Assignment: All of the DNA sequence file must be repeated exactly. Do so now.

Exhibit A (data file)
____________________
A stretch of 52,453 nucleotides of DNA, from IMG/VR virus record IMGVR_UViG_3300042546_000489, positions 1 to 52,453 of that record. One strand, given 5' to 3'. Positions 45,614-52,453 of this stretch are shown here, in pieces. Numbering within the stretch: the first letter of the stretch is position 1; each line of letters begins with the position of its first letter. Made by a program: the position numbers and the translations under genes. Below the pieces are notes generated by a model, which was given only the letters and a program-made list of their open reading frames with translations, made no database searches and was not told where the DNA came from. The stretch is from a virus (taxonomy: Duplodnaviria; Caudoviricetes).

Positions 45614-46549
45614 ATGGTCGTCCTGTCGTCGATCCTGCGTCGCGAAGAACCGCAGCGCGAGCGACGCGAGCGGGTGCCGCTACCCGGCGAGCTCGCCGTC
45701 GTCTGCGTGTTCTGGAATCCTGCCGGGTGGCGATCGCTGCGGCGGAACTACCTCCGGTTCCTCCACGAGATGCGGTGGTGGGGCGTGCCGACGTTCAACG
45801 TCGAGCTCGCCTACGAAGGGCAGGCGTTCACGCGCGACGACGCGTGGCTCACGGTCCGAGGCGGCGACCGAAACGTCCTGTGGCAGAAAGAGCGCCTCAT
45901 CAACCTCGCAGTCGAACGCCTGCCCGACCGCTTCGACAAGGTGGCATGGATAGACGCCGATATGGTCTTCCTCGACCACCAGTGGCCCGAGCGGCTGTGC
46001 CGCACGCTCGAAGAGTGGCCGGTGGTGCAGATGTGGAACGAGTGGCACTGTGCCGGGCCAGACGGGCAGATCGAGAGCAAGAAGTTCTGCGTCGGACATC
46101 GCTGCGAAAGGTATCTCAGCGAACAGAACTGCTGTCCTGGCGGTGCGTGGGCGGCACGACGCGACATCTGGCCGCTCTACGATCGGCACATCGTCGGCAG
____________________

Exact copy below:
A stretch of 52,453 nucleotides of DNA, from IMG/VR virus record IMGVR_UViG_3300042546_000489, positions 1 to 52,453 of that record. One strand, given 5' to 3'. Positions 45,614-52,453 of this stretch are shown here, in pieces. Numbering within the stretch: the first letter of the stretch is position 1; each line of letters begins with the position of its first letter. Made by a program: the position numbers and the translations under genes. Below the pieces are notes generated by a model, which was given only the letters and a program-made list of their open reading frames with translations, made no database searches and was not told where the DNA came from. The stretch is from a virus (taxonomy: Duplodnaviria; Caudoviricetes).

Positions 45614-46549
45614 ATGGTCGTCCTGTCGTCGATCCTGCGTCGCGAAGAACCGCAGCGCGAGCGACGCGAGCGGGTGCCGCTACCCGGCGAGCTCGCCGTC
45701 GTCTGCGTGTTCTGGAATCCTGCCGGGTGGCGATCGCTGCGGCGGAACTACCTCCGGTTCCTCCACGAGATGCGGTGGTGGGGCGTGCCGACGTTCAACG
45801 TCGAGCTCGCCTACGAAGGGCAGGCGTTCACGCGCGACGACGCGTGGCTCACGGTCCGAGGCGGCGACCGAAACGTCCTGTGGCAGAAAGAGCGCCTCAT
45901 CAACCTCGCAGTCGAACGCCTGCCCGACCGCTTCGACAAGGTGGCATGGATAGACGCCGATATGGTCTTCCTCGACCACCAGTGGCCCGAGCGGCTGTGC
46001 CGCACGCTCGAAGAGTGGCCGGTGGTGCAGATGTGGAACGAGTGGCACTGTGCCGGGCCAGACGGGCAGATCGAGAGCAAGAAGTTCTGCGTCGGACATC
46101 GCTGCGAAAGGTATCTCAGCGAACAGAACTGCTGTCCTGGCGGTGCGTGGGCGGCACGACGCGACATCTGGCCGCTCTACGATCGGCACATCGTCGGCAG